Spotting gaps between your floor and the baseboards is infuriating.
Not only does it look plain odd, but it can also make your heating or cooling systems ineffective. Then there’s the issue of dirt and dust getting trapped in the gap.
Overall, it’s just a nightmare. Admittedly, it’s not a serious, structural problem but it’s a pain in the neck.
Luckily, there’s a quick fix. Caulking.
PS. If you have hardwood floors, check out our recent article: Best Dust Mops for Hardwood Floors [Microfiber] 2021 Reviews.
What is Caulking?
Caulking is the act of applying caulk, duh! And what is caulk? I hear you ask?
Well, caulk is a sealant. It was originally used on ships to fill the gaps between the decking. In the earliest days of caulking, a fibrous material like cotton or hemp was driven between the boards using a caulking mallet.
Once the caulk was in place, it was covered with pitch, a sticky form of pine resin. This effectively waterproofed the caulking.
Nowadays, caulking is a much simpler affair. It is usually made from silicone or polyurethane and sold in cartridges that look a bit like a toothpaste tube but bigger.
These tubes have a nozzle at one end and a moveable plunger at the other.
When fitted into a caulking gun, the plunger can be depressed and caulk comes out of the nozzle.
Caulk has many uses throughout the home. It can be used to seal bathroom and kitchen appliances, windows, cracks, and those pesky gaps between the baseboards and the floor.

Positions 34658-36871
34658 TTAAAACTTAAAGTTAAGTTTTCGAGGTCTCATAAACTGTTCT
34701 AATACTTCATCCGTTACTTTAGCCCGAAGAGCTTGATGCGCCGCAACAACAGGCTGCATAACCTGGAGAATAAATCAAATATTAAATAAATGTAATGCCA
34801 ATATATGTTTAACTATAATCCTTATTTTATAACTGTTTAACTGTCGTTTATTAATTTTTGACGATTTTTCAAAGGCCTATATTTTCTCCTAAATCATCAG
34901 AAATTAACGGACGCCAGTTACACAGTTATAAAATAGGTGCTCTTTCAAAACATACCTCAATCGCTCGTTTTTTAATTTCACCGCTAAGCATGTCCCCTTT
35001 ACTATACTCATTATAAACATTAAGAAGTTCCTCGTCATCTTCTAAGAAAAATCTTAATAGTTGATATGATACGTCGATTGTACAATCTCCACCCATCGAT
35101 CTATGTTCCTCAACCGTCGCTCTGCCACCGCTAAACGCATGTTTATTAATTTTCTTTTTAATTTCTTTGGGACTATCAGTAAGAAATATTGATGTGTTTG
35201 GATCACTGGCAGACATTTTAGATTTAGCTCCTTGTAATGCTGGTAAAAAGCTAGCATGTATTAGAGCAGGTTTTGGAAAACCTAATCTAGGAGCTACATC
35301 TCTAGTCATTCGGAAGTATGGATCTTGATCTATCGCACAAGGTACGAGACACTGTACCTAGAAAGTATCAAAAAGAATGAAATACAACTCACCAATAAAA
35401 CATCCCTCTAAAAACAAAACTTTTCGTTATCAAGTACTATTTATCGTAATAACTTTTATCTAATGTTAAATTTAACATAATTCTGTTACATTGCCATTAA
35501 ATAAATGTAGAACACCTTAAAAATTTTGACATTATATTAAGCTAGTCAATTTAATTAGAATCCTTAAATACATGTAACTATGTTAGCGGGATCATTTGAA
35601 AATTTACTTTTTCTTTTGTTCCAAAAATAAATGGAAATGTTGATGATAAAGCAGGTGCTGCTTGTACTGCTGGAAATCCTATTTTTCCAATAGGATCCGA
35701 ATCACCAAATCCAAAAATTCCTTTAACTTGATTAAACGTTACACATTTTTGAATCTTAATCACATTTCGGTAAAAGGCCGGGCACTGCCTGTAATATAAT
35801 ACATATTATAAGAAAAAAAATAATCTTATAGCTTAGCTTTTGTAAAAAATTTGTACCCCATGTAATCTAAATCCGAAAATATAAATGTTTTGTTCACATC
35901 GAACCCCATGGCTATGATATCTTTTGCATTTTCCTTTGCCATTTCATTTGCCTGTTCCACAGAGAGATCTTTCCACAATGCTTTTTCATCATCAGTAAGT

Filling Gaps Between Baseboards and Wood Floors.
Getting rid of those annoying gaps is actually a fairly simple process. The hardest part is having to kneel down to reach the gap!
We will walk you through it step by step so you don’t have to stress.
Find the Right Caulk
There is a caulk for every job so choosing the right one can be a bit difficult.
What you need to remember is that a good caulking job shouldn’t be noticeable. Therefore, the caulk you choose should match the surface it’s being applied to.
Waterproof caulk is great for the bathroom or kitchen, but pretty unnecessary in the living areas.
It usually comes in white or grey to match the bathroom fittings so it would stand out in your living room.
This kind of caulk is called silicon caulk because that’s what it’s made from. The silicone prevents water from entering the seal.
The best caulk for sealing the gap between your baseboards and your floors is decorators caulk.
Decorators caulk is usually latex or acrylic latex caulk. It is perfect for sealing baseboard gaps because it expands slightly as it dries to make a tight seal.
It is also available in a wide range of colors and finishes to match most floorings.